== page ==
When you think of biohazardous waste, you likely think of your local hospital, doctor’s office, or dentist office. But did you know that biohazardous waste can exist anywhere? Whether biohazardous waste is found in a medical setting or at the scene of a crime, suicide, industrial accident, or other trauma, there are specific guidelines that should be followed when disposing of the waste.
What is biohazardous waste?
Biohazardous waste is any waste that contains potentially infectious biological substances such as blood or body fluids.
Biohazard disposal guidelines are primarily regulated at the state level, but can include:
- Disposal of syringes and other sharps in a biohazard sharps container.
- Disposal of culture dishes and pipets in biohazard bags and hard-sided leak proof containers that are clearly marked with the biohazard symbol.
- The use of personal protective equipment such as gowns, gloves, and goggles while handling biohazardous waste.
- Job-specific OSHA training.
For a more detailed look at state-by-state guidelines, this website can help.
4 Categories of Biohazardous Waste
Knowing what type of biohazardous waste you are handling will help ensure proper disposal of the waste. The 4 main categories of biohazardous waste are:
- Solid biohazardous waste. Any non-sharp items that are contaminated with human blood, body fluids, or tissue. This can include gloves, culture containers, specimen vials, and towels used to clean up after a trauma.
- Liquid biohazardous waste. Bulk quantities of blood, body fluids, and blood products. Quantities of liquids equaling less than 25 mls can be managed as solid biohazardous waste.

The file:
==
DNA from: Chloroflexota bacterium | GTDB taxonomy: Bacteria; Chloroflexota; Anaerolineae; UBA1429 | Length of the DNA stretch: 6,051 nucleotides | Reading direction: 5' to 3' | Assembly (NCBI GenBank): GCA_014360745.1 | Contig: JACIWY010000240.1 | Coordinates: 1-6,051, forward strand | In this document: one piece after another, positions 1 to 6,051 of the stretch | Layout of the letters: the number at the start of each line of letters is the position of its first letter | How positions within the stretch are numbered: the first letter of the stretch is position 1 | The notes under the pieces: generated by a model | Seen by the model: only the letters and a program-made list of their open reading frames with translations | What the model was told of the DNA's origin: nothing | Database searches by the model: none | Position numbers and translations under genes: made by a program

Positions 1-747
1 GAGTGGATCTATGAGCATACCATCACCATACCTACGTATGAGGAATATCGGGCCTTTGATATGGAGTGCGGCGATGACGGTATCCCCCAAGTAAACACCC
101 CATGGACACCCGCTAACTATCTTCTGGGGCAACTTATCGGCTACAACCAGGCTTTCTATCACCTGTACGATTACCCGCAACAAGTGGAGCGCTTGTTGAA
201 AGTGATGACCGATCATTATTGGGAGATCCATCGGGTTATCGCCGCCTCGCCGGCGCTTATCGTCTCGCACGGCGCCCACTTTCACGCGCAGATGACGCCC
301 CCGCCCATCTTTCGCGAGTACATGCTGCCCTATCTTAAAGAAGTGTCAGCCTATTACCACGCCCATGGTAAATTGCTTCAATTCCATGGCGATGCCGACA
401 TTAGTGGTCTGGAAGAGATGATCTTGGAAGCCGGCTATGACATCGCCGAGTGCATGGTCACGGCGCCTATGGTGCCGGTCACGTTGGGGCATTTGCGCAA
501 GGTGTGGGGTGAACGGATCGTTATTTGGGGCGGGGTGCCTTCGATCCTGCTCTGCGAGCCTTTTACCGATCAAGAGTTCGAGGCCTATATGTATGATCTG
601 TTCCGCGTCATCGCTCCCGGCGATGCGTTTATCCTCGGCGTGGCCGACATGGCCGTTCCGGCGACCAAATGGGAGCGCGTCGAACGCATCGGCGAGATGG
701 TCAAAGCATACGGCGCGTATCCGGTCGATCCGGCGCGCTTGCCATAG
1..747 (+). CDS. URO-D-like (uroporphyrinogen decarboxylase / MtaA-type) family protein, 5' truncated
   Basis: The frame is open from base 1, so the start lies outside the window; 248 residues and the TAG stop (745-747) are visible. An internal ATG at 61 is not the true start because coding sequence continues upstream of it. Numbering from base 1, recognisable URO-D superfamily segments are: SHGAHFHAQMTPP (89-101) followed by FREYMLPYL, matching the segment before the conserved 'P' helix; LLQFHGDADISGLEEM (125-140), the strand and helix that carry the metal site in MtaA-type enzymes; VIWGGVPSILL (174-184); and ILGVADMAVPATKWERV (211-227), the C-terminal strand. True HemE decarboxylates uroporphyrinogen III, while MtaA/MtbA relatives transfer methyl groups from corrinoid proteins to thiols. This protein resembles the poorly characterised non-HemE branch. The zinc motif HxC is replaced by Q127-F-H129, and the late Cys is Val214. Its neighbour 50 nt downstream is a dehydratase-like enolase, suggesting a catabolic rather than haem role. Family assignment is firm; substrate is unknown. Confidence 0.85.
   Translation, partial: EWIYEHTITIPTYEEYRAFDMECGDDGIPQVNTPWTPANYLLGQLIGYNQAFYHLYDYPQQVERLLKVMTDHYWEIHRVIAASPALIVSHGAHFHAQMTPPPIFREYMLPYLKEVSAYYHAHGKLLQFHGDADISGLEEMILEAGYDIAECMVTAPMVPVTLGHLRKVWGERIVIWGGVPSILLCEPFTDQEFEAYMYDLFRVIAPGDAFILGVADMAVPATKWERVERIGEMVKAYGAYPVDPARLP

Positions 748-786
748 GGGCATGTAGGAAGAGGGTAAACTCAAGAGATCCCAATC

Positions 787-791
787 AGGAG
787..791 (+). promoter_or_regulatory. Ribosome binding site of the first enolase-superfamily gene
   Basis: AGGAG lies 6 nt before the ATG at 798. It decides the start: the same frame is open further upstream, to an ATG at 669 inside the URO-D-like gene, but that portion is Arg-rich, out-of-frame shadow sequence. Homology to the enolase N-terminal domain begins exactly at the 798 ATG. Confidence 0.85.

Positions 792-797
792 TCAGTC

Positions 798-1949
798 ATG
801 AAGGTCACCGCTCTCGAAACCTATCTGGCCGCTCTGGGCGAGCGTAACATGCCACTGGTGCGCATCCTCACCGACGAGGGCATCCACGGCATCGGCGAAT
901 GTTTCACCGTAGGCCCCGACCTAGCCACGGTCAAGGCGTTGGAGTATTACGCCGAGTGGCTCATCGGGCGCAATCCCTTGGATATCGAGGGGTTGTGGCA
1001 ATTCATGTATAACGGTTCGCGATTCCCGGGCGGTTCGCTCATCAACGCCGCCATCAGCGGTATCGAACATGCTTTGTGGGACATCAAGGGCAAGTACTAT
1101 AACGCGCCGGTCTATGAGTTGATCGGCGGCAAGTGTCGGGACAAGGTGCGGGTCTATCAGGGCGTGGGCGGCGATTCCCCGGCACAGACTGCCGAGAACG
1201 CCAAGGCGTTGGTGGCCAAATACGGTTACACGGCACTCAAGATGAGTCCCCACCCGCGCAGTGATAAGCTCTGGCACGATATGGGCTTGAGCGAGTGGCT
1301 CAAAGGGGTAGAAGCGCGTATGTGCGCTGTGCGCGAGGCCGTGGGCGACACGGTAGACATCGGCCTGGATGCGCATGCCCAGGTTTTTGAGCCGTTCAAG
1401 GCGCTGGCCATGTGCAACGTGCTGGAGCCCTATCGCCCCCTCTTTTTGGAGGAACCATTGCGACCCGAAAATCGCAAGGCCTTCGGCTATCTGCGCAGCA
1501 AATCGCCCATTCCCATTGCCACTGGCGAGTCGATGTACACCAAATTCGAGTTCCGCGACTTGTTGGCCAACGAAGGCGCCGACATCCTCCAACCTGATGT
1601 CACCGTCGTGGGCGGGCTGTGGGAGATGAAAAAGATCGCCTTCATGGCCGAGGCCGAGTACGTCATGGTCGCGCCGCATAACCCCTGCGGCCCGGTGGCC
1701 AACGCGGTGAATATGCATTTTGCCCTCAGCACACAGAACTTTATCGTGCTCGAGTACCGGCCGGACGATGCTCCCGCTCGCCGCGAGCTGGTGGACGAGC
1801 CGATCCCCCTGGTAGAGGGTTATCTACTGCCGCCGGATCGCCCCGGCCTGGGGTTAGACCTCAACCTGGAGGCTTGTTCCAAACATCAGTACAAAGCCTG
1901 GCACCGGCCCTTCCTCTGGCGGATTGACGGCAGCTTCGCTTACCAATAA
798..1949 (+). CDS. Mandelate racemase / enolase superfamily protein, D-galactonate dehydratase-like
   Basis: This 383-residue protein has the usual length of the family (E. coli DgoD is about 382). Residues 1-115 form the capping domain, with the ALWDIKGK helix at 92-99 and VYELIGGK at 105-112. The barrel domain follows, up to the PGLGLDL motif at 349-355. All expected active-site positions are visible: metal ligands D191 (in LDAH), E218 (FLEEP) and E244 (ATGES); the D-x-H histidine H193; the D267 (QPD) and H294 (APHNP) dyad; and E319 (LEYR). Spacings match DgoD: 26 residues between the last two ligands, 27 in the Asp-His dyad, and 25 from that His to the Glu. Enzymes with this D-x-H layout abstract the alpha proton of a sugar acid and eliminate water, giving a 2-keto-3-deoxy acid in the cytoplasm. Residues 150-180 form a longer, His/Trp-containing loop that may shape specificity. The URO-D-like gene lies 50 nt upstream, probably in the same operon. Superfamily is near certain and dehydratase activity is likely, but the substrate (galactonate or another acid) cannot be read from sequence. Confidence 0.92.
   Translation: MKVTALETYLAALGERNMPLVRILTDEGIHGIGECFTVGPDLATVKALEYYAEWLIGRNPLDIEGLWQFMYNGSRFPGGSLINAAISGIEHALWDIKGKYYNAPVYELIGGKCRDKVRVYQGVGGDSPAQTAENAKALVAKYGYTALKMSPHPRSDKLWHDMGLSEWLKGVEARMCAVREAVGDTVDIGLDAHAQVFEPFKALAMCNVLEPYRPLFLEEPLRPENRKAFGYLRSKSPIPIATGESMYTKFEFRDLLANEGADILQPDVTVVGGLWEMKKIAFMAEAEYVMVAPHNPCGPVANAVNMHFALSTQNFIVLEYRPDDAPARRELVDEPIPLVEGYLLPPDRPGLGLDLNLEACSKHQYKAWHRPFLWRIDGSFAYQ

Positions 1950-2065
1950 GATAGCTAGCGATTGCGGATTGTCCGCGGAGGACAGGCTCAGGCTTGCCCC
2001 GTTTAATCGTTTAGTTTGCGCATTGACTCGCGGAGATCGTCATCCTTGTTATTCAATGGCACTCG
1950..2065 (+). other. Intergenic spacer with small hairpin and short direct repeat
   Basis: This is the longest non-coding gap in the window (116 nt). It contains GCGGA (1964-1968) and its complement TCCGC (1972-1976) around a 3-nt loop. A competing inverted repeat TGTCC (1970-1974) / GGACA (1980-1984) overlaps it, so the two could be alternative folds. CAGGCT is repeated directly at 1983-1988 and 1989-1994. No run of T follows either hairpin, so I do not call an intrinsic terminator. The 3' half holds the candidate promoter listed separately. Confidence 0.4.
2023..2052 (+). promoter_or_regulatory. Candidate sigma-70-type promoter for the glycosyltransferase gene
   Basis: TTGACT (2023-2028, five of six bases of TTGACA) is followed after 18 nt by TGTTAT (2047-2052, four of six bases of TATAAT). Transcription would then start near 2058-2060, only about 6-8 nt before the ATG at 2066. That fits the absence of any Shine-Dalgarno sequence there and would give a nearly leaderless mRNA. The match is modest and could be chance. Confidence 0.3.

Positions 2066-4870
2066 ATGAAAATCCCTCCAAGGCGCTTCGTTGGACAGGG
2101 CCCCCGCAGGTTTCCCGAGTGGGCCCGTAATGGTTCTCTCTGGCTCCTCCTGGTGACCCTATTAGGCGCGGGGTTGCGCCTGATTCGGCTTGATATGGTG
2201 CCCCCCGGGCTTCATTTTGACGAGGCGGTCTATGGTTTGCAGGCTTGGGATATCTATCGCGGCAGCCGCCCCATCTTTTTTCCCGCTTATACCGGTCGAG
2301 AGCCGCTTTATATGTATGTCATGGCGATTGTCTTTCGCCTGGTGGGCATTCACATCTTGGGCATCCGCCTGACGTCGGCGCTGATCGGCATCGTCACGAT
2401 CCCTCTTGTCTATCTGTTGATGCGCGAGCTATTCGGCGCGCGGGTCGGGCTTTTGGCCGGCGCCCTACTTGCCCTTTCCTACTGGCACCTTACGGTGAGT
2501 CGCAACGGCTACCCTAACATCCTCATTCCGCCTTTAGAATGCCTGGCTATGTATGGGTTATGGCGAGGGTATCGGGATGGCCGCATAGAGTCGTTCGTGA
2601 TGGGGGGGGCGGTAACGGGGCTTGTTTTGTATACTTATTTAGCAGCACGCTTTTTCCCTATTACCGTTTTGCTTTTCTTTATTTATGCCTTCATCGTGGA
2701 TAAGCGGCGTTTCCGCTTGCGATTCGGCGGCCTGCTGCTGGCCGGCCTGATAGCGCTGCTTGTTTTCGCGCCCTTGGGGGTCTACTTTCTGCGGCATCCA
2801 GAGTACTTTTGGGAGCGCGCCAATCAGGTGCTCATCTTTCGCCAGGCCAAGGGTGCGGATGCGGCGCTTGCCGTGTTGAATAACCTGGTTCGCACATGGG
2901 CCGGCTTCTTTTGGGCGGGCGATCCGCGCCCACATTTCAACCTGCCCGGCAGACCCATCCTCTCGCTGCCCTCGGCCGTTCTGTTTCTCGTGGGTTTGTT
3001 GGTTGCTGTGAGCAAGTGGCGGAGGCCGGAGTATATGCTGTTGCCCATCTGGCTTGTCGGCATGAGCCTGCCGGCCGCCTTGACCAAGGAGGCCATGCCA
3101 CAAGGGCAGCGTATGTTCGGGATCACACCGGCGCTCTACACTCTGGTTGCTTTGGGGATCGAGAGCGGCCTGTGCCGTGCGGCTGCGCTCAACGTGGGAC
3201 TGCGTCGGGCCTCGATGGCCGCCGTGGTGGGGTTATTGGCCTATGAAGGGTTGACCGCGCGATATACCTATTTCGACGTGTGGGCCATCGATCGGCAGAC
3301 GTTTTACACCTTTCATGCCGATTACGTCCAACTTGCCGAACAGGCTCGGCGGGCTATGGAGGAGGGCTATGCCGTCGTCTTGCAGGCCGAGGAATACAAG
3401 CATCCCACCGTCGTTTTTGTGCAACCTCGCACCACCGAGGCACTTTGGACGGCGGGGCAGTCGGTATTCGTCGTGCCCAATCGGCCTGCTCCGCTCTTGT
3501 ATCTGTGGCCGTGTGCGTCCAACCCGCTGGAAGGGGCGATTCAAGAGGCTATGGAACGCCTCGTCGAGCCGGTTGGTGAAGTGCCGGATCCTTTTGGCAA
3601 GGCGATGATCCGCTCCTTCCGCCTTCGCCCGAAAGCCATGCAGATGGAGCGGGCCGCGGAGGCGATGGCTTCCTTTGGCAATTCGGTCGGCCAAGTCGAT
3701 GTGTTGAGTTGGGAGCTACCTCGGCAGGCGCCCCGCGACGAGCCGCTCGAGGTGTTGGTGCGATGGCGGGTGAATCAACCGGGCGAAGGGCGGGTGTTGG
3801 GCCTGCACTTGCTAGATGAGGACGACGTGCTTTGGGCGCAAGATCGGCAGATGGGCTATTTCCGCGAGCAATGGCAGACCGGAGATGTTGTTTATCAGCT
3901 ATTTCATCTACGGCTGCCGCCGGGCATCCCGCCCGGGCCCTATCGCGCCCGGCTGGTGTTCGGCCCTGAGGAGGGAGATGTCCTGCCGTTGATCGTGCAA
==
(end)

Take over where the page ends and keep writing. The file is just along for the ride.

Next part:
- Biohazardous sharps. Any instrument that is sharp enough to break the skin and that is contaminated with biological material. Examples include disposable syringes, needles, broken tubes of microbiological cultures, and microscope slides contaminated with specimen materials.
- Pathological waste. Any unfixed human tissues, organs, and body parts (excluding teeth), as well as any unfixed animal tissues that have been exposed to human cells or other human-derived materials.
To protect public and occupational health and safety, biohazardous waste should be handled by individuals who understand the associated risks. As a nationwide leader in biohazard cleanup, we maintain the highest standards in cleaning, sanitation, and safety compliance. As part of our commitment to public health and education, we have compiled a 28-point checklist illustrating the regulatory compliance and quality assurance standards that we feel all vendors should adhere to.